Through bravado and persistence, Mr. Robert asserted his place in Washington’s business firmament from an unlikely starting place. He had barely muddled through high school and was kicked out of college for fighting, rendering him homeless for more than a month. After working as a bouncer, selling encyclopedias and unloading trucks, he had an epiphany.
Convinced that he was throwing away his life, Mr. Robert decided to go into the real estate business and focus on distressed assets. He bought handfuls of real estate books and started purchasing condos in Beltsville when he was 20. In 1981, he launched his asset-management company, despite having been told that it was an unwise venture during a recession. He went to nearly 20 Washington area banks seeking a $500,000 loan.
Riggs National Bank finally agreed to give him the money after Mr. Robert assured the loan officer that he was “going to be the biggest real estate workout guy in town.”
He was right. In one of his most publicized deals, his J.E. Robert Cos. in 1990 won a government contract worth $41 million over three years to sell a grab bag of strip malls, apartment complexes and other assets worth billions of dollars held by failed savings and loan associations in Texas. The deal was part of an unprecedented effort by the Resolution Trust Corp., which oversaw the enormous S&L bailout, to recruit private asset-management companies.
By the 1990s, Mr. Robert had offices and properties around the world and at one point estimated his wealth at about $1 billion. Even when he went skiing, business came first. To keep up with business deals taking place in different time zones, he had a ski helmet equipped with a cellphone.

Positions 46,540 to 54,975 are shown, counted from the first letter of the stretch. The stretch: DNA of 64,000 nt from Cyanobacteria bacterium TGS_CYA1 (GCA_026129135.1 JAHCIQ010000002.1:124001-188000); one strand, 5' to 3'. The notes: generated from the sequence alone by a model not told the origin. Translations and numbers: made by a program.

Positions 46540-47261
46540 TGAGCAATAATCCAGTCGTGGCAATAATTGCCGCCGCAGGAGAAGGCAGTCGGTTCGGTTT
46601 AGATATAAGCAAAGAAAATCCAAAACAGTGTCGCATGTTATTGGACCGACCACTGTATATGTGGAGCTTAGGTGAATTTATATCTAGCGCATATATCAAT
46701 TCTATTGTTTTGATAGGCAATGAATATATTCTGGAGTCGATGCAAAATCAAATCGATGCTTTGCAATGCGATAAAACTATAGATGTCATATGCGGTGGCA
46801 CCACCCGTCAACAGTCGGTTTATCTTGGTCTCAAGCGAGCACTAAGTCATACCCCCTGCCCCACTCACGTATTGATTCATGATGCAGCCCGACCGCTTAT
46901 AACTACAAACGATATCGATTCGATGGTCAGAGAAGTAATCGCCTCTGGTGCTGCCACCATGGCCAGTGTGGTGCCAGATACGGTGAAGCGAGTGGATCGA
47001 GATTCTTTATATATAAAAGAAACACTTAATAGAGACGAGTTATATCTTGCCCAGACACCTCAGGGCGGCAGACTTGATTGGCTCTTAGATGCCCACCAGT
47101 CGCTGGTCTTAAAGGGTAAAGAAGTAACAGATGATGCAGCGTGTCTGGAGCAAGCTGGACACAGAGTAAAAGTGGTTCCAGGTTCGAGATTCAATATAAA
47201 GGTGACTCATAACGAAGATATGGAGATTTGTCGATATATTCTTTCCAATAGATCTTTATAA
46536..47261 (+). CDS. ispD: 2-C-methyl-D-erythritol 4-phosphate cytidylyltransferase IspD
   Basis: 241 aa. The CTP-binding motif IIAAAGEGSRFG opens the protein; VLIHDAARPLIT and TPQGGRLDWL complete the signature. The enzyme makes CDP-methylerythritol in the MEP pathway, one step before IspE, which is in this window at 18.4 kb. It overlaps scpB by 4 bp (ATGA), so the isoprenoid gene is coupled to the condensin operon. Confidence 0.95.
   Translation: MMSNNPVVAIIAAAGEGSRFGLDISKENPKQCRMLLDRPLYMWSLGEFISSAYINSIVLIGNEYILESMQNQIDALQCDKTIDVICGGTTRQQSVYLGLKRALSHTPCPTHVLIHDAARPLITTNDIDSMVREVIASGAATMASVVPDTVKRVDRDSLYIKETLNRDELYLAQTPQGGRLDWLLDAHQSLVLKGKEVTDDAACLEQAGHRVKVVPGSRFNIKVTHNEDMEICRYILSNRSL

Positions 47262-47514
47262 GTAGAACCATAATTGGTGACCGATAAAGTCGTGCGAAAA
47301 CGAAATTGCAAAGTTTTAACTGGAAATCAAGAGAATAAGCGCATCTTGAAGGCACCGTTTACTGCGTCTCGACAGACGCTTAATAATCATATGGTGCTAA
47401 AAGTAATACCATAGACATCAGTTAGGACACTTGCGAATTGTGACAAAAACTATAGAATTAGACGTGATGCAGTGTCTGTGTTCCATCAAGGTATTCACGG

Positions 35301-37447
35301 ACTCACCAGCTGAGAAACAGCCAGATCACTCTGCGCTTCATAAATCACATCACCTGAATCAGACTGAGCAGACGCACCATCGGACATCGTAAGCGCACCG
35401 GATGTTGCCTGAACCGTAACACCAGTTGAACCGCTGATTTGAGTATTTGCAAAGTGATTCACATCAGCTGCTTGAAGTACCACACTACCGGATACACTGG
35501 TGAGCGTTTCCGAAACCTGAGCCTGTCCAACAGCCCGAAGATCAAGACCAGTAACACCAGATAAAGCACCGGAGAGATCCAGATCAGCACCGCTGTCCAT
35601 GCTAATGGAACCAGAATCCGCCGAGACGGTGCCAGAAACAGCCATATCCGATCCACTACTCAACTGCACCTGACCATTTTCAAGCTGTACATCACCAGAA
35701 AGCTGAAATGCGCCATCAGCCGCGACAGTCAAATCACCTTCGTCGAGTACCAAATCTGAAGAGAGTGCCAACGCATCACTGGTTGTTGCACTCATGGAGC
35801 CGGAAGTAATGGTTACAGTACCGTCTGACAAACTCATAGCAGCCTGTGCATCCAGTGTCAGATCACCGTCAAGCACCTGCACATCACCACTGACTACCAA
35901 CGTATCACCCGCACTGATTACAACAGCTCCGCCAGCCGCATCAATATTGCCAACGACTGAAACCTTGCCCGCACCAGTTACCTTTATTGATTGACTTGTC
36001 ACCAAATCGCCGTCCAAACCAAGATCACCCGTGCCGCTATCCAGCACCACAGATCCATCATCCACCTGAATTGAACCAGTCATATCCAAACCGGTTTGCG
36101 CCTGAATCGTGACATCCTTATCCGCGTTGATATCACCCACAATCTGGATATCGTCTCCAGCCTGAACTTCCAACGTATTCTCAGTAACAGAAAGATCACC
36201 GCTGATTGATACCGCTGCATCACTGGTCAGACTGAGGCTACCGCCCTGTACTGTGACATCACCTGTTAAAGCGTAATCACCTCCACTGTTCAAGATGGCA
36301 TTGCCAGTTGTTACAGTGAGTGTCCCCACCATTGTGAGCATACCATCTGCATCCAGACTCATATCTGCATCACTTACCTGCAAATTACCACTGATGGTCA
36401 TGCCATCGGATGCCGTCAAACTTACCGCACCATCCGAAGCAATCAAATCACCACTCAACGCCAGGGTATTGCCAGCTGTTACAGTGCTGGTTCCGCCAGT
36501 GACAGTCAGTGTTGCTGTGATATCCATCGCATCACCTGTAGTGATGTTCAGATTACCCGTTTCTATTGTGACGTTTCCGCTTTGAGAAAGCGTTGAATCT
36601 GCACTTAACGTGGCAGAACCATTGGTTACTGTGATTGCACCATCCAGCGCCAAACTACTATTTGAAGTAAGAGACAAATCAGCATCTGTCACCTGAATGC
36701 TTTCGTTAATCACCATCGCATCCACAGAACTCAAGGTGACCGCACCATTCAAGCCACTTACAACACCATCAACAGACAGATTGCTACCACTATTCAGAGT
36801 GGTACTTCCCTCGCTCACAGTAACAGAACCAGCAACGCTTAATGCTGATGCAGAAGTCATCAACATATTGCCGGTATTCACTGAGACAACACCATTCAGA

He had homes from Potomac to Colorado and a list of friends that included Oprah Winfrey, the rock star Bono, Middle East sheiks and Russian oligarchs. He squired glamorous women across the Mediterranean, survived a helicopter explosion near the North Pole and explored the Colombian jungle in search of guerrilla fighters.
Mr. Robert’s most prized possession: a piece of string from the garment of a Colombian tribal chief. He wore it tied around his wrist. Receiving the string “was one of the most remarkable experiences of my life,” Mr. Robert told Washington Business Journal. “I gave him the Gucci sunglasses I was wearing.”
After he made a huge fortune performing complicated financial transactions during the S&L crisis, Mr. Robert became one of the softest touches in town, raising and giving bushels of money for his two philanthropic devotions: children’s education and children’s health care.